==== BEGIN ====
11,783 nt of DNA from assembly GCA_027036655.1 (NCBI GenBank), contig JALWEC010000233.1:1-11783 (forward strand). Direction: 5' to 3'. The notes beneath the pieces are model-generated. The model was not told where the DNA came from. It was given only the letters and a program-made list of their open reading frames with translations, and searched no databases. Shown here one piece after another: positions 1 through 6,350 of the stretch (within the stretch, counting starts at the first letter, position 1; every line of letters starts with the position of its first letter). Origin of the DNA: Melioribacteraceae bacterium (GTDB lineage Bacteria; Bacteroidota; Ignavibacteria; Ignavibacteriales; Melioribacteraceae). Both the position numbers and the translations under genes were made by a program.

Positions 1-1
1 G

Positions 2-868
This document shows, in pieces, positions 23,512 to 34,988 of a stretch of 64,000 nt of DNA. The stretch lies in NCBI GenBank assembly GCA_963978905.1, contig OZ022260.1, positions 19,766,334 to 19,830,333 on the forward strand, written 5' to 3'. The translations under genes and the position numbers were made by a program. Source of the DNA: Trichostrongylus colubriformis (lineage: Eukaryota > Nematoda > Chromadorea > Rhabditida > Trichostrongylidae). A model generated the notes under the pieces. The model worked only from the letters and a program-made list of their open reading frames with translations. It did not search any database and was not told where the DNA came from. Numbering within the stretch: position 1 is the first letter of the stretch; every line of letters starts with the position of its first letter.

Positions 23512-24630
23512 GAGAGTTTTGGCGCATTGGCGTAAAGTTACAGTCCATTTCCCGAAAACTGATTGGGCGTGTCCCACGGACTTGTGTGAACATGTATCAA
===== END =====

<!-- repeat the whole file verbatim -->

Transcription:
11,783 nt of DNA from assembly GCA_027036655.1 (NCBI GenBank), contig JALWEC010000233.1:1-11783 (forward strand). Direction: 5' to 3'. The notes beneath the pieces are model-generated. The model was not told where the DNA came from. It was given only the letters and a program-made list of their open reading frames with translations, and searched no databases. Shown here one piece after another: positions 1 through 6,350 of the stretch (within the stretch, counting starts at the first letter, position 1; every line of letters starts with the position of its first letter). Origin of the DNA: Melioribacteraceae bacterium (GTDB lineage Bacteria; Bacteroidota; Ignavibacteria; Ignavibacteriales; Melioribacteraceae). Both the position numbers and the translations under genes were made by a program.

Positions 1-1
1 G

Positions 2-868
This document shows, in pieces, positions 23,512 to 34,988 of a stretch of 64,000 nt of DNA. The stretch lies in NCBI GenBank assembly GCA_963978905.1, contig OZ022260.1, positions 19,766,334 to 19,830,333 on the forward strand, written 5' to 3'. The translations under genes and the position numbers were made by a program. Source of the DNA: Trichostrongylus colubriformis (lineage: Eukaryota > Nematoda > Chromadorea > Rhabditida > Trichostrongylidae). A model generated the notes under the pieces. The model worked only from the letters and a program-made list of their open reading frames with translations. It did not search any database and was not told where the DNA came from. Numbering within the stretch: position 1 is the first letter of the stretch; every line of letters starts with the position of its first letter.

Positions 23512-24630
23512 GAGAGTTTTGGCGCATTGGCGTAAAGTTACAGTCCATTTCCCGAAAACTGATTGGGCGTGTCCCACGGACTTGTGTGAACATGTATCAA